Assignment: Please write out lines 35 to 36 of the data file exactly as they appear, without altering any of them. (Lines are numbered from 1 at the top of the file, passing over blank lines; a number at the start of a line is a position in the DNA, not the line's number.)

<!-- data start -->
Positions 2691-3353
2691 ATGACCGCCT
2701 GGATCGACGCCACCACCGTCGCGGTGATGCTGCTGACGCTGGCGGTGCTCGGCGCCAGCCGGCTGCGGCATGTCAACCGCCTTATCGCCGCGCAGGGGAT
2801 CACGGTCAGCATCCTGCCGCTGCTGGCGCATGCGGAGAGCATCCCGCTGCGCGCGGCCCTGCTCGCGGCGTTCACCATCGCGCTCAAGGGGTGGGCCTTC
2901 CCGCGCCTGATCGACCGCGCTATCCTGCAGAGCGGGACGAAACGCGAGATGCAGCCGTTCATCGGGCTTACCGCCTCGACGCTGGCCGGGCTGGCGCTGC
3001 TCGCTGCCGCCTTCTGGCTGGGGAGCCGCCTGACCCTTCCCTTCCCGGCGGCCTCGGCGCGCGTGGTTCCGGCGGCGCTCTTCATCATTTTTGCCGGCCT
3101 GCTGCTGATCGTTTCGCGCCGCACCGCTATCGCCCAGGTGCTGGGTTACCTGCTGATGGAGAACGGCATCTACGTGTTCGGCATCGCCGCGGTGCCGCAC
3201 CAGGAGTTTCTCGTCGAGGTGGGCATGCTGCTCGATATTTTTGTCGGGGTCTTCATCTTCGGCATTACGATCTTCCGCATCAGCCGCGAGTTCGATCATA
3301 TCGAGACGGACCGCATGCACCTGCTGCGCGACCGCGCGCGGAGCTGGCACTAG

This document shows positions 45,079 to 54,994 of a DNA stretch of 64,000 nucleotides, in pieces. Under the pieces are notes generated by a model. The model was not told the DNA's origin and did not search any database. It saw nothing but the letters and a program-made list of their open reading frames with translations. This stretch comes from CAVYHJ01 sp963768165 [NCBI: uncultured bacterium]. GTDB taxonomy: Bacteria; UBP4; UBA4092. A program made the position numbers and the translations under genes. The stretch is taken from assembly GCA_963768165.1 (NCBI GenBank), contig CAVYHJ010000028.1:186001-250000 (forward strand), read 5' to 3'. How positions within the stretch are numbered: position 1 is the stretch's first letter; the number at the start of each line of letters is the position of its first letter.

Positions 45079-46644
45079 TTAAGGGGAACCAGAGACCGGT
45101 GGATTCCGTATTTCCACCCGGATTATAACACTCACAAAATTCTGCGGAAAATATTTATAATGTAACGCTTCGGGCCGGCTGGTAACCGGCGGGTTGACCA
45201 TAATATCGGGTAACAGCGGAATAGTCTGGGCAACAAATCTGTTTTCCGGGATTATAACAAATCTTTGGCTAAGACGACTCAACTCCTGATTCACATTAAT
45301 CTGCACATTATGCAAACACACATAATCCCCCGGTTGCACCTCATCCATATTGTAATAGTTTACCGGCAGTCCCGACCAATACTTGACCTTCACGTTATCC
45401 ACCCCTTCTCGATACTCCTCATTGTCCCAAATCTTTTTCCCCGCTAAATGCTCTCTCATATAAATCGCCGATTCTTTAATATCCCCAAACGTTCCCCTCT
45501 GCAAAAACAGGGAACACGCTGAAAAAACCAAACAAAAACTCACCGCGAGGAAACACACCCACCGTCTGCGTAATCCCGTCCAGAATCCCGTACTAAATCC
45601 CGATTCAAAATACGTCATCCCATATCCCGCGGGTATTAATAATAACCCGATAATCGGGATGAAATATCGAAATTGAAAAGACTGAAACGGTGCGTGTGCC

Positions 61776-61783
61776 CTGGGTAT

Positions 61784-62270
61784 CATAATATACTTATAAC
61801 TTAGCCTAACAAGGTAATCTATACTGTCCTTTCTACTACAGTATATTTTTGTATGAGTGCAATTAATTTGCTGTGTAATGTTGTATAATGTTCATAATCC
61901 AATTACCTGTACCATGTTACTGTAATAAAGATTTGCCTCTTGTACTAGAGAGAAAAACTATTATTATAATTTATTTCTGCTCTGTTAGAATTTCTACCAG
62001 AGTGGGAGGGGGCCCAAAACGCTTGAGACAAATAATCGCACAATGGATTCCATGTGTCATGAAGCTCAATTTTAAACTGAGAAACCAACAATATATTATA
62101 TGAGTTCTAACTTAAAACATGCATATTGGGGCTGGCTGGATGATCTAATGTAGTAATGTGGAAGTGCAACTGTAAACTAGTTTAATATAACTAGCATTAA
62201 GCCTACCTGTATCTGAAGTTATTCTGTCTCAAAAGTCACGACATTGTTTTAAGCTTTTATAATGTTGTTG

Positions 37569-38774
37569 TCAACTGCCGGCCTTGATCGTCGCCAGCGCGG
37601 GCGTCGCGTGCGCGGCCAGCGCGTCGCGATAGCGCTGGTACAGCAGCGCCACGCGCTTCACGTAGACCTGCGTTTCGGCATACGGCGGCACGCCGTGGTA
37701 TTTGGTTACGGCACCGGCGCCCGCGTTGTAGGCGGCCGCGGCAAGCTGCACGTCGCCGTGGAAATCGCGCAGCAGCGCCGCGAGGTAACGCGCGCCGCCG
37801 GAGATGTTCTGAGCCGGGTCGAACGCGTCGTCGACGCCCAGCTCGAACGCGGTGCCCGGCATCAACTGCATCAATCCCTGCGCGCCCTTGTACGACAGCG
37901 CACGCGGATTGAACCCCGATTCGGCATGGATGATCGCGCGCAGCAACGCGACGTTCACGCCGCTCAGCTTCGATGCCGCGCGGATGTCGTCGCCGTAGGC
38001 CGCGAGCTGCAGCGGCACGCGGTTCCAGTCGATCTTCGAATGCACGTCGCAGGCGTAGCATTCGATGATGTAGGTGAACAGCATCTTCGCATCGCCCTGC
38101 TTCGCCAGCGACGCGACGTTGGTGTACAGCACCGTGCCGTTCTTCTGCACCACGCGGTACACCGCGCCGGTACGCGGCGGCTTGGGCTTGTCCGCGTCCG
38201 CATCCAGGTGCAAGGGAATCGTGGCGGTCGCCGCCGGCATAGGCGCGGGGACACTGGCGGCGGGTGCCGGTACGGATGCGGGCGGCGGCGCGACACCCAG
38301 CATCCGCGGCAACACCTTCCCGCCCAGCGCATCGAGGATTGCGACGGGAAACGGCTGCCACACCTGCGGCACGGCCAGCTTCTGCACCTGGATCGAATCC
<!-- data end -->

38101 TTCGCCAGCGACGCGACGTTGGTGTACAGCACCGTGCCGTTCTTCTGCACCACGCGGTACACCGCGCCGGTACGCGGCGGCTTGGGCTTGTCCGCGTCCG
38201 CATCCAGGTGCAAGGGAATCGTGGCGGTCGCCGCCGGCATAGGCGCGGGGACACTGGCGGCGGGTGCCGGTACGGATGCGGGCGGCGGCGCGACACCCAG